F-22 Raptor Flight Critical Systems
The F-22 Raptor was built with better reliability and maintainability than any military fighter in history. This helps ensure operational flexibility into the future. Maintainers were included early in the design process for the F-22 and they quickly established a strong foothold. To improve maintenance turnaround, the maintainers insisted on extensive self diagnostics and built-in testing capability for the various subsystems. As a result, virtually every piece of hardware in the aircraft either does its own health checks or reports when it has failed. There are more than 15,000 fault reports that can be made on the basic engine and airframe and another 15,000 fault reports available for the avionics. Most of these are low-level fault reports that do not result in warnings, cautions or advisories to the pilot or degrade the operation of the F-22. It was reasoned that if the airplane knew so much about itself, then that capability could be leveraged to help the maintainer and the pilot. This increased reliability and maintainability pays off in dollars, because it will require less manpower to fix the aircraft and consequently less airlift is required to support a deployed squadron. Additionally, reduced maintenance support provides the benefit of reduced life-cycle cost and the ability to operate more efficiently from prepared or dispersed operating locations.
The Vehicle Management System (VMS) provides integrated flight and propulsion control.
The VMS enables the pilot to aggressively and safely maneuver the F-22 to its maximum capabilities.
The system includes hardware, such as the control stick, throttle, rudder pedals and actuators, air data probes, accelerometers, leading edge flap drive actuators, and the primary flight control actuators. The VMS also encompasses the software that controls these devices.
The VMS will be operational when the aircraft is flown for the first time in May 1997.
The flight control software and flight control laws that underpin the VMS are tested in a specialized laboratory at LM Aero-Fort Worth, Texas.
The VMS Integration Facility, or VIF, as this lab is called, consists of an F-22 cockpit and flightworthy F-22 hardware and software. The VIF has been operational since March 1995.
The utilities and subsystems (U&S) for the F-22 includes these subsystems:
- Integrated Vehicle Subsystem Controller
- Environmental Control System
- Fire Protection
- Auxiliary Power Generation System (APGS)
- Landing Gear
- Fuel System
- Electrical System
- Arresting System
The Integrated Vehicle Subsystem Controller (IVSC) is the system responsible for aircraft integration, control and diagnostics.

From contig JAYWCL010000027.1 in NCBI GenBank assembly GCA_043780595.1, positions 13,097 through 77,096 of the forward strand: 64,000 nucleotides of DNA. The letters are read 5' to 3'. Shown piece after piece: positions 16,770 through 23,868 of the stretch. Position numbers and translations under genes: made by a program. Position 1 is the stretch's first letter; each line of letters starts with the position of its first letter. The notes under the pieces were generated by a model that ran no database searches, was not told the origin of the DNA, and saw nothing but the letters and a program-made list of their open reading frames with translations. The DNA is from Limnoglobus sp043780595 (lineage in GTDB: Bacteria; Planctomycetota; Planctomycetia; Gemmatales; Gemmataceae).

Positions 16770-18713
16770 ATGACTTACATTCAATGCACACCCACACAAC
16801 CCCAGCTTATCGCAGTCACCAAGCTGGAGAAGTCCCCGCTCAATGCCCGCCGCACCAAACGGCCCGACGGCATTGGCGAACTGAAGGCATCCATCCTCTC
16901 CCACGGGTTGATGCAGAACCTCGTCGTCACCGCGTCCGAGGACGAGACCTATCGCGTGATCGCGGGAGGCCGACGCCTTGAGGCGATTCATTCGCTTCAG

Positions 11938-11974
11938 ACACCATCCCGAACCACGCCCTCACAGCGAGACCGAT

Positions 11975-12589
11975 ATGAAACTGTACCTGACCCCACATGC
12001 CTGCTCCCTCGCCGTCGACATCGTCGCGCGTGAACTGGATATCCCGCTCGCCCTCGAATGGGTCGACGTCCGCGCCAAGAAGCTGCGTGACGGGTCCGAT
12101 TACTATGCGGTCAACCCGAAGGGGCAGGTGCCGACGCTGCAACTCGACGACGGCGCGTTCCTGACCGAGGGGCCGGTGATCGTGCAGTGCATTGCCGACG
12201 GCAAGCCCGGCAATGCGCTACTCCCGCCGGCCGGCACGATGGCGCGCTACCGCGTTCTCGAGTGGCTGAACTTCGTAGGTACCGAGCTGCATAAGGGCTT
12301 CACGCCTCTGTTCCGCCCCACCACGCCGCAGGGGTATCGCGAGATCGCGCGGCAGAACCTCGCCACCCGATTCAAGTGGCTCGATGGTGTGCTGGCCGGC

The F-22 uses a totally integrated environmental control system (ECS) that provides thermal conditioning throughout the flight envelope for the pilot and the avionics.
The five basic safety critical functions the ECS must take care of include: avionics cooling; adequate air to the pilot; canopy defog; cockpit pressurization; and fire protection.
The air cycle system takes bleed air from engines (which comes in to the system at between 1,200-to-2,000 degrees Fahrenheit) and cools it down in the Primary Heat Exchanger (PHX) to approximately 400 degrees. From the heat exchanger, the air is fed into the air cycle refrigeration package (ACRP). The air must be dry, so the system also includes water extractors.
The air, when it comes out of the ACRP, is now chilled to approximately 50 degrees Fahrenheit. The flight-critical equipment, the systems that are for keeping the aircraft -flying, are cooled by this air. This air is also fed into the Normalair-Garrett-built On-Board Oxygen Generating System (OBOGS) to provide breathable oxygen to the pilot, to operate the Breathing Regulator/Anti-G (BRAG) valve on the pilot's ensemble, to provide canopy defogging, and cockpit pressurization.
Unlike other fighter aircraft, the F-22 uses liquid cooling, rather than air cooling for the mission avionics. The F-22 is breaking ground in liquid cooling and the environment in which it works. Resistance to high temperature and durability were the driving factors in the liquid cooling design. AlliedSignal is the primary supplier of the liquid cooling equipment.
The closed-loop liquid cooling system is divided into two loops, one forward and one aft. These systems use brushless, DC current motor pumps that are connected for redundancy. Polyalphaolefin (PAO) is the medium used in the liquid cooling system.
The forward loop is for cooling the Mission Critical Avionics and keep them at a comfortable (for them) 68 degrees F. The PAO passes through the Vapor Cycle System and a filter and is routed to the Avionics and then out to the wings to cool the embedded sensors.
From there, the now-warm PAO coolant enters the aft loop, which allows it to pass by the air cycle machine, which cools that system by receiving transferred heat. The PAO then is routed to the fuel tanks, where the heat is dumped. No coolant gets mixed with the fuel however, as this is a closed-loop cooling system. The fuel in the tank is only used as a heat sink.